Avoid protected third-party solutions

There are many third-party software stacks that claim to make it easier to move to containers or serverless models. However, such “incomplete abstractions” can ultimately often lead to additional work steps and costs. The initial switch may be easier, but at some point your needs will exceed the capabilities of these third party solutions. It is better to do without third-party providers right from the start and instead use open source solutions with active communities - e.g. B. to use Kubernetes or Hyperscaler solutions. The learning curve is a bit steeper, but this approach will save your IT teams a lot of time later.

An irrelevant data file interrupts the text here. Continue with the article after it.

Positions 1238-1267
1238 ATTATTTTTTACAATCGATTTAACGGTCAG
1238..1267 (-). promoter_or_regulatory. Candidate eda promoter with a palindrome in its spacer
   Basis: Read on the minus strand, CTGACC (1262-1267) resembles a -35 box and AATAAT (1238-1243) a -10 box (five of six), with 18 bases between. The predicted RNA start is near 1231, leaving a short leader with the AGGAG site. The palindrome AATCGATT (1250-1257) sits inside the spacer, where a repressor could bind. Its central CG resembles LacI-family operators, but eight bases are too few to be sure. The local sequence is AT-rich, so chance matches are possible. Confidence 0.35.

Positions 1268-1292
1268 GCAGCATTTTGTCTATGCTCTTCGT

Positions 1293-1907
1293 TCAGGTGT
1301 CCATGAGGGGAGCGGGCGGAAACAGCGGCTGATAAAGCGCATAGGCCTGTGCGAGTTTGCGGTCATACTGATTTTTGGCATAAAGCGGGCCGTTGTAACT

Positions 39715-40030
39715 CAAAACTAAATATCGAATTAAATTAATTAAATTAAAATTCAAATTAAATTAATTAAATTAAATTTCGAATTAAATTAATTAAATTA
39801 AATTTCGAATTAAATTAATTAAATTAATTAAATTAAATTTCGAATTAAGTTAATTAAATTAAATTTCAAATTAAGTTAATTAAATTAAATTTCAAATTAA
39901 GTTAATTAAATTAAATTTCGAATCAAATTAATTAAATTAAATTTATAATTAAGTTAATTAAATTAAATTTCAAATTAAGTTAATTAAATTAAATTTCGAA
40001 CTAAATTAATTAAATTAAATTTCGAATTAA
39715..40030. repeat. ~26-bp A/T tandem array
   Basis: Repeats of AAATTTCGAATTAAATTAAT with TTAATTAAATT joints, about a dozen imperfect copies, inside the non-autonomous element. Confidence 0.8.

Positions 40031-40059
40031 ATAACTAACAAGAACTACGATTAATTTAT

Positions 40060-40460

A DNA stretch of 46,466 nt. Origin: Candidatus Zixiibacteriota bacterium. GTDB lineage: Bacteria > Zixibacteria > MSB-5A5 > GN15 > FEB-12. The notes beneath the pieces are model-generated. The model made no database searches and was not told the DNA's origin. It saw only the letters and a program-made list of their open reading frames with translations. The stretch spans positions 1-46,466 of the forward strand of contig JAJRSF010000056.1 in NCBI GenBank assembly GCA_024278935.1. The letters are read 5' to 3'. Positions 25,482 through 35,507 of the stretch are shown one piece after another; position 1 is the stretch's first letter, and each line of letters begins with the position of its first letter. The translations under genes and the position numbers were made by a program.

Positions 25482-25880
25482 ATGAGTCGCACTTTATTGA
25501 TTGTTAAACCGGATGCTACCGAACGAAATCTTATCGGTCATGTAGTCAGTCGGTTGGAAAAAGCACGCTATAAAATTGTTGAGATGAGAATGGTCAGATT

Don't do everything at once

You don't have to make the move to containers or a serverless model all at once - it's an enormously difficult undertaking. Instead, you can move some services to containers first and leave the rest of your application unchanged. Over time, you can then gradually move more services until the application is fully containerized. This incremental implementation strategy is known as the "Strangler Approach" as the new code slowly "takes the air" of the old one. With such a slow but steady approach, your IT teams also have plenty of time to adapt to new ways of working.

The future in computing

The VM market is unlikely to go away overnight. Too many older systems are still operated on this infrastructure in the cloud. But that doesn't change the fact that containers and serverless models are far more flexible, less maintenance-intensive, easier to automate and more cost-efficient. They are the future in computing and companies shouldn't miss the jump.